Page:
A: I believe this statement is absolutely true. A visual artist works with a vision, sometimes of reality, as in drawing portraits, sometimes completely from the imagination. A musician or singer, interprets something someone else has written (most commonly) while a fiction writer cannot help but use herself as a subject. She imagines herself as various characters which can only be based on some experience she has had or a part of herself. These parts of herself may be mostly hidden from her, but through the various characters she creates, she reveals them to herself. There are several characters in the books that are based on various parts of me, Batresh, the main character, the Matriarch (her mother) and a young human boy, Denny Shields. 

Q: It is a very often heard that environment transforms people, is that true with your life? How has the environment where you grew up influenced on your writing? 

A: I agree with this statement as well. I was born in the late 1950s in Tupelo, Mississippi. So, I was a young child in the early 60s. I heard the adults around me talk about segregation, about the Civil Rights movement and especially about MLK. Mind you, I grew up in a very country, uneducated family. They were reactionary and racist. The horrible things they said about Black people cut into me like a knife. Growing up confused by my own identity, being severely beaten by my father repeatedly, I did not see myself as part of his culture. I didn’t want to be a part of his culture. I never felt an identification with the white, country, racist world around me. I heard the abusive things my father said about Black people and felt an identification with them. I knew they were abused, beaten, kept out of society. As a young child I saw similarities in the ways my father treated me and the things he said he wanted to do to Black people. Once when I was a very small child, I got lost in a department store in Tupelo. A woman came to me and took my hand to walk me to the front of the store. She was wonderful, sweet, kind, gentle. When she reached the counter at the store, my mother saw me and came to her to retrieve me from her. The white women were laughing. Somebody said, “He thought you were his Mama,” and the white women laughed harder. I couldn’t understand why they were laughing. The woman who found me looked at me, smiled and walked to the back of the store. When we were in the car, both of my parents made fun of the incident. I remember my parents talking about the woman who found me in the most insulting, derisive tones. It was that moment I remember thinking to myself, “I wish the black woman were my mother.”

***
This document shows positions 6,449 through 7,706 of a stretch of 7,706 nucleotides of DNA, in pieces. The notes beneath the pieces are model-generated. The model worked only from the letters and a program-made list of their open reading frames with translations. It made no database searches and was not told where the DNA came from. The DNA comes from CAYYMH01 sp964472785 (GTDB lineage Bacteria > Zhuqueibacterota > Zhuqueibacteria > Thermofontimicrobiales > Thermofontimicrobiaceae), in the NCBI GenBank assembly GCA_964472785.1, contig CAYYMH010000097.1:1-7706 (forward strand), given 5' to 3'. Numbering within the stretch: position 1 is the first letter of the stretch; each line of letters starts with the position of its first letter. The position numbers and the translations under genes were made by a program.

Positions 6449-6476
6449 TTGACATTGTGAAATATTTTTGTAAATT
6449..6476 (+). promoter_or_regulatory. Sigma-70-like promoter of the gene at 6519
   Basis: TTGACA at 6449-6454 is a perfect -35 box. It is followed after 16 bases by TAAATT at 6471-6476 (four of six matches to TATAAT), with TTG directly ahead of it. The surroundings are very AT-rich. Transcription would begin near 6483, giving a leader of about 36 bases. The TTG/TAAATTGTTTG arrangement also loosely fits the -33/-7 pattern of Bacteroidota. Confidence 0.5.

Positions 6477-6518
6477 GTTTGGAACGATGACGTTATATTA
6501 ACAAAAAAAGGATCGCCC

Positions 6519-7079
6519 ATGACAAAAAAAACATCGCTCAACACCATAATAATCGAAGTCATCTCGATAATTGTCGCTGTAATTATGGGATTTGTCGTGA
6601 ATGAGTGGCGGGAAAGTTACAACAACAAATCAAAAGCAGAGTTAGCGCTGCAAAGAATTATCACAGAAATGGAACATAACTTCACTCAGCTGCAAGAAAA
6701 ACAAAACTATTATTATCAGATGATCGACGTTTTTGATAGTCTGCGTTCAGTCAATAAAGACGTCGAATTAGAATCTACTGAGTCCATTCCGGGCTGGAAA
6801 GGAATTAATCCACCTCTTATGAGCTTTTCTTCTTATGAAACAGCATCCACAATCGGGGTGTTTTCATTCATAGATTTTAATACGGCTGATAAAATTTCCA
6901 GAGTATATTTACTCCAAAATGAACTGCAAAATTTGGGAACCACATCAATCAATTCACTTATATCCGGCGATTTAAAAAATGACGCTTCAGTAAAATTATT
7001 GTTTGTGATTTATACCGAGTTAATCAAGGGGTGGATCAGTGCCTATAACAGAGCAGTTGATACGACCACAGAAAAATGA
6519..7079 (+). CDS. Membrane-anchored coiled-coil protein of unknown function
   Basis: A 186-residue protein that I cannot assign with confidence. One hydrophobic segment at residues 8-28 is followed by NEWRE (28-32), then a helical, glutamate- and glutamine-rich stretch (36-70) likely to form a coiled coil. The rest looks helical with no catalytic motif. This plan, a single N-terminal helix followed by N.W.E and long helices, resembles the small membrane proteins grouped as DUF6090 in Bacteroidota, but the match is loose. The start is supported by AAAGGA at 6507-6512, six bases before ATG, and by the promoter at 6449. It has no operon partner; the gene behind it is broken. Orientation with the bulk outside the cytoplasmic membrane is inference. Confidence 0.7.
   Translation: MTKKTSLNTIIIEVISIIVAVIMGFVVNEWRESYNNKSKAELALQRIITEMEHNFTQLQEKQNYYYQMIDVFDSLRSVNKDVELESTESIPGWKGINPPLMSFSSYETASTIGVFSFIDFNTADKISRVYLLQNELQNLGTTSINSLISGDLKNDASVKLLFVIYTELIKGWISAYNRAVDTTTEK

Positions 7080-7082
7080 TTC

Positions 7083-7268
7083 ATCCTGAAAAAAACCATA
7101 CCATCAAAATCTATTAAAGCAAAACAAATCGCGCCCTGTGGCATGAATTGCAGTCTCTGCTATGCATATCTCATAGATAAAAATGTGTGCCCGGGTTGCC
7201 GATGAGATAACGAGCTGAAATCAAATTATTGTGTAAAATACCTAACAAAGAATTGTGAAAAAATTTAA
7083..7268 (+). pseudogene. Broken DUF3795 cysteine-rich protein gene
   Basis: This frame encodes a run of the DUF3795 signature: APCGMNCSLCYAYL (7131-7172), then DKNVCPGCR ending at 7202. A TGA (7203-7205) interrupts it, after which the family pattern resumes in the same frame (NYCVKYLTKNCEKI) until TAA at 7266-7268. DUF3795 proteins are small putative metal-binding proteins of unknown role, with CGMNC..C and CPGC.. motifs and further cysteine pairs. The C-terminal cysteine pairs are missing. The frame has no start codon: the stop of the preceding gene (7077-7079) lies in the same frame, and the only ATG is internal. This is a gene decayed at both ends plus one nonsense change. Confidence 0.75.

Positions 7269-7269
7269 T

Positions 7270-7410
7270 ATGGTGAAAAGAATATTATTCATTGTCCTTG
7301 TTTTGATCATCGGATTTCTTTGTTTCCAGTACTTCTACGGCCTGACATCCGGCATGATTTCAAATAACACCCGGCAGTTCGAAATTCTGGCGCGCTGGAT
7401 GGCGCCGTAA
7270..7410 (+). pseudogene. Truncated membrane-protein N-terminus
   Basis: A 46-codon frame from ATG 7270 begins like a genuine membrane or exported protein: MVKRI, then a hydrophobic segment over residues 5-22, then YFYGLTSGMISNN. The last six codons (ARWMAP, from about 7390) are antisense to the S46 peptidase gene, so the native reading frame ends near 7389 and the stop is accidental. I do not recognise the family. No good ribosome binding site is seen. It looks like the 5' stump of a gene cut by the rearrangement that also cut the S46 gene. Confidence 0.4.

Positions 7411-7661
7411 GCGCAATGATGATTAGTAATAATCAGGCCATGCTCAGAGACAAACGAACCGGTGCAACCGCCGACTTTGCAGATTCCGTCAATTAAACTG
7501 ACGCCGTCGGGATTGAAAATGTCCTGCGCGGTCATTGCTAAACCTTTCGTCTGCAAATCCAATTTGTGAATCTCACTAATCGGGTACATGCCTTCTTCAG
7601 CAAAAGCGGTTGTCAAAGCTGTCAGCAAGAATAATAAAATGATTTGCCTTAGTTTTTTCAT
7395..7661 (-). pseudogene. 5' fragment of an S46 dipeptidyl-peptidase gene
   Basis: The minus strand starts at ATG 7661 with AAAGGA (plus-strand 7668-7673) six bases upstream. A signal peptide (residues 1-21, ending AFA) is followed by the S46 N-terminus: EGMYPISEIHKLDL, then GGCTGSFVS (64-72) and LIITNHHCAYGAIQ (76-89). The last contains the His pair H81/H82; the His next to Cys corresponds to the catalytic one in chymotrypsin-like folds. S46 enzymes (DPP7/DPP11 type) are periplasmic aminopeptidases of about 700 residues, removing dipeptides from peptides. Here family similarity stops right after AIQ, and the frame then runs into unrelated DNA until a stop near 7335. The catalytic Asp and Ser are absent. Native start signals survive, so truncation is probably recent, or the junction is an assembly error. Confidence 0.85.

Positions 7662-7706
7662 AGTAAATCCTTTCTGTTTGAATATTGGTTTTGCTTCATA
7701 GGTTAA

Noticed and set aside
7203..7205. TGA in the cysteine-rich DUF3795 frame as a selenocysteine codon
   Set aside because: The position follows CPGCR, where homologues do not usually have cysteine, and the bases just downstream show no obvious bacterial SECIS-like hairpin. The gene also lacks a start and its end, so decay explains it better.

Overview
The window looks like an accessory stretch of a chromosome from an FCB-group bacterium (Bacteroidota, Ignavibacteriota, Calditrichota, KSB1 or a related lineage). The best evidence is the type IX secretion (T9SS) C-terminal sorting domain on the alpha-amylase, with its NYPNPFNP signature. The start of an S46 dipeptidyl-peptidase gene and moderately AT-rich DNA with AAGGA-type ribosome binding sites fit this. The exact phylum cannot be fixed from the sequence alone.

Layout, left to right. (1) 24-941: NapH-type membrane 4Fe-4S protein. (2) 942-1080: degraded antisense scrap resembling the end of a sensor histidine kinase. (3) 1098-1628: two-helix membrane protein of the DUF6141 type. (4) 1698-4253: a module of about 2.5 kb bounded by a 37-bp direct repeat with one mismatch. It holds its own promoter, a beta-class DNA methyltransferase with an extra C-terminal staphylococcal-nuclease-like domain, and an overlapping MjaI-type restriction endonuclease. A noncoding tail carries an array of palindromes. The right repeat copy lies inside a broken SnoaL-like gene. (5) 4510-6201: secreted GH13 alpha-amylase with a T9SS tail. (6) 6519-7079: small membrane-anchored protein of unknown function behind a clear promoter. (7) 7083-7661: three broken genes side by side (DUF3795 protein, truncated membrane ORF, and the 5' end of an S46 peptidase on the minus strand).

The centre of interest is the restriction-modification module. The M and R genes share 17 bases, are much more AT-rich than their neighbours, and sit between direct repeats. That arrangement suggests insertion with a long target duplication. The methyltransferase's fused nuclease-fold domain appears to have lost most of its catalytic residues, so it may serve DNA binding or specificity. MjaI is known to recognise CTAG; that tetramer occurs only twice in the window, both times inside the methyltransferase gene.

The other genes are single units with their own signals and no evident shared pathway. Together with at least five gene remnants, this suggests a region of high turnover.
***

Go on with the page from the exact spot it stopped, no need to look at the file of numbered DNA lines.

I knew I was not like the other children around me. I wanted to play with dolls and wear dresses. I didn’t begin to understand the ways I was different until adolescence. I knew Mississippi would be an unsafe place for me, so right after highschool, I fled. I have always felt an affinity with oppressed people. 

Q: As a widely read writer in the genre you represent, what is your opinion about the power of science fiction in social change? 

A: To answer this question, we can conveniently look at the influence of Star Trek. The first televised interracial kiss was in Star Trek, the first time gender nonconformity was dealt with in a popular television series was in Star Trek, The Next Generation. And now, in Star Trek Discovery, not only do we have the first time major characters are gay men, but they are married and romantic with each other. In the most recent season, the series introduces another regular character who is gender non-conforming. In the dedication pages of my series, I quote inspiring things science fiction writers have said. For example, in the first book I quote the creator of Star Trek, Gene Roddenberry saying, “…If we cannot learn to actually enjoy…small differences, to take a positive delight in those small differences between our own kind, here on this planet, then we do not deserve to go out into space and meet the diversity that is almost certainly out there.” Star Trek has created regularly recurring roles for Asian actors, Sulu in the original series, Keiko in Deep Space Nine, Harry Kim in Voyager. In a planned, upcoming spin off series from Discovery, the main character will be played by Michelle Yeoh, an Asian Captain. Science fiction is the PERFECT genre to deal with social change. Science fiction presents fantasy universes that do not exist (yet) in reality. So the genre can experiment and take on topics where other genres fear to tread. 

Q: It is said that a writer often expresses his/her feelings/thoughts and emotions through his/her characters (at various levels, of course). Do you think so? If yes, can you elaborate?

 A: In my series, I hope to present a vision of a better world, a world where, as Roddenberry says, differences between different species or races are appreciated, not feared. I also like to show that people can change. Characters can change. Someone once thought to be an enemy can become your ally.